APWU Web News Article 069-2010, July 19, 2010
The APWU is praising a bill introduced by Rep. Stephen F. Lynch (D-MA), which is designed to restore financial stability to the Postal Service. The legislation (H.R. 5746) would modify the formula for funding the Civil Service Retirement System (CSRS), and would rectify overpayments to the CSRS by the Postal Service ranging from $50 billion to $75 billion.
“I urge APWU members to contact their U.S. representatives immediately and ask them to co-sponsor this important legislation,” said union President William Burrus.
The bill (The United States Postal Service’s CSRS Obligation Modification Act of 2010) would alter the methodology used to determine the allocation of costs for retirement benefits between the federal government and USPS. Under current law, the costs are disproportionately split between the two, to the disadvantage of the Postal Service.
The USPS Office of Inspector General (OIG) concluded in a January 2010 audit that the Postal Service had overpaid approximately $75 billion for employees who spent part of their career working for the old Post Office Department before the USPS was established. An independent study performed by the Segal Group, which was commissioned by the Postal Regulatory Commission (PRC), likewise found that the current methodology was not “fair and equitable,” but concluded that the disparity was between $50 billion and $55 billion.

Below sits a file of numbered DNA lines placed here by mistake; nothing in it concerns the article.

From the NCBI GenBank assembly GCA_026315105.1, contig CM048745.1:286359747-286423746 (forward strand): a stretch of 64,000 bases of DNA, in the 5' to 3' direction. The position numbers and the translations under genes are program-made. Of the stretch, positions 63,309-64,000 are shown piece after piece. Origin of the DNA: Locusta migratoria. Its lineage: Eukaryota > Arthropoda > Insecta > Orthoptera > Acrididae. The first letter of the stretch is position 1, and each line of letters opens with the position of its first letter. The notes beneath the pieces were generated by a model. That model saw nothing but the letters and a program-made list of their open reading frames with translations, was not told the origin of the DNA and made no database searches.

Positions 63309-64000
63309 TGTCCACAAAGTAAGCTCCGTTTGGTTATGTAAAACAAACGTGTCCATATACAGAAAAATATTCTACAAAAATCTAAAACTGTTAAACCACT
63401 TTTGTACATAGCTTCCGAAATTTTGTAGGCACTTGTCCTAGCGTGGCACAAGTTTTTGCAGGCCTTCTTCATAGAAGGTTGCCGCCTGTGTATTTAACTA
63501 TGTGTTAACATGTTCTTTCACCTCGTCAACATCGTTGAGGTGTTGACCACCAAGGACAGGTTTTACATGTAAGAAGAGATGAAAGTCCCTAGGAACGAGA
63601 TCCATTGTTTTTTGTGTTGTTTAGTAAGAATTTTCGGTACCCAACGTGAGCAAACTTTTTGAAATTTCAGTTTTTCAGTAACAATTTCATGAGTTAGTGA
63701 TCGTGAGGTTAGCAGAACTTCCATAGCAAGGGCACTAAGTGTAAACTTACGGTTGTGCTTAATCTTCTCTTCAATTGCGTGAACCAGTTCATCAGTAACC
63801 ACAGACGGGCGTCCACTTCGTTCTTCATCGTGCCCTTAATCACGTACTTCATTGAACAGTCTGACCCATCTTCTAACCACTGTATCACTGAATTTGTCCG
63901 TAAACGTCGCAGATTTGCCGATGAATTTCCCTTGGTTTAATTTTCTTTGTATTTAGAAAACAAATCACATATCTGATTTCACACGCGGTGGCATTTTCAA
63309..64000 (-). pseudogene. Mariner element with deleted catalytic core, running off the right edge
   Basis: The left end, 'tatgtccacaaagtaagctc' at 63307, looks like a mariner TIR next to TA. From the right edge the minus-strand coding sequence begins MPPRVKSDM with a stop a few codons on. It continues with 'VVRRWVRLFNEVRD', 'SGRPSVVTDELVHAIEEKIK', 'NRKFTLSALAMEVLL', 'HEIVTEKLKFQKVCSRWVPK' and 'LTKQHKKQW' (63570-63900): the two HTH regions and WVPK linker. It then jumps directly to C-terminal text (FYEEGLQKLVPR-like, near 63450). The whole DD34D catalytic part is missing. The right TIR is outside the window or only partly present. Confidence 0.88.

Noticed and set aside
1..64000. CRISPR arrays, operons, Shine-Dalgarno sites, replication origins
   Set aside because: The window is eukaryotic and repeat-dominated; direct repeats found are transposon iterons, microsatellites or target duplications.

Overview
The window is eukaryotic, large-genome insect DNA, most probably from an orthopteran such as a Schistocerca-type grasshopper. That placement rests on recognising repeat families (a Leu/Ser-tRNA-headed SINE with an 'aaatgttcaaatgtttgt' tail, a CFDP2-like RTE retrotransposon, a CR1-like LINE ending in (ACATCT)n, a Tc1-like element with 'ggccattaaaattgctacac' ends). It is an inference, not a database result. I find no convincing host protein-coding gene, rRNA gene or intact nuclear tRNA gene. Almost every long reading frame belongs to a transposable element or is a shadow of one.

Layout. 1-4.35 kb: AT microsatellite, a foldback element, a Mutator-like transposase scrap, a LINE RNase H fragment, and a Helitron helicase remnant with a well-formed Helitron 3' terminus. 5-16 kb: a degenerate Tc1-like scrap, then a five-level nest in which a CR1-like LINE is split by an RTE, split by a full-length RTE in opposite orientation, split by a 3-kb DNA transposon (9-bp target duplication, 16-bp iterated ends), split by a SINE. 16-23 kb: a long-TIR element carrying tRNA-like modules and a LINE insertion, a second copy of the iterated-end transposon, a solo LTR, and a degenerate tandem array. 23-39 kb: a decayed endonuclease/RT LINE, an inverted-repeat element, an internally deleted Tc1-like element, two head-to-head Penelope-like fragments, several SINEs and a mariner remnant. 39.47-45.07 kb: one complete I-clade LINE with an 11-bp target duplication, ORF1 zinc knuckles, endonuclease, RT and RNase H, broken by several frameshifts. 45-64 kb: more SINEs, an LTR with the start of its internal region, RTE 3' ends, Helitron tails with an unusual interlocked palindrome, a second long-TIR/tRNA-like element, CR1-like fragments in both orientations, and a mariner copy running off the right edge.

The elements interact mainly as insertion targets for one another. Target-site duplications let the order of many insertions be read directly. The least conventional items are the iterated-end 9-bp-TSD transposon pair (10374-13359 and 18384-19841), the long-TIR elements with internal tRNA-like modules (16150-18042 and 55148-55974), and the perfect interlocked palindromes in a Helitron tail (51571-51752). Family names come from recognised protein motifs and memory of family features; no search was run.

H.R. 5746 would require the Office of Personnel Management (OPM) to conduct a review to determine whether the USPS has overpaid CSRS; if OPM determines that the USPS has overpaid, the surplus would be transferred into the Postal Service Retiree Health Benefits fund. This provision would lessen the severe burden imposed on the USPS by the requirement in the Postal Accountability and Enhancement Act (PAEA) to “pre-fund” future retiree health benefits.
The pre-funding requirement, combined with the economic downturn, has prompted the Postal Service to propose severe cutbacks in service, such as closing stations and branches, consolidating installations, and eliminating Saturday mail delivery.
“This bill could go a long way to alleviating the Postal Service’s financial difficulties,” said Legislative and Political Director Myke Reid. “We urge union members to get active right away in support of this legislation.”
The House subcommittee on the Federal Workforce, Postal Service and District of Columbia, which Lynch chairs, may vote on the bill as early as July 21.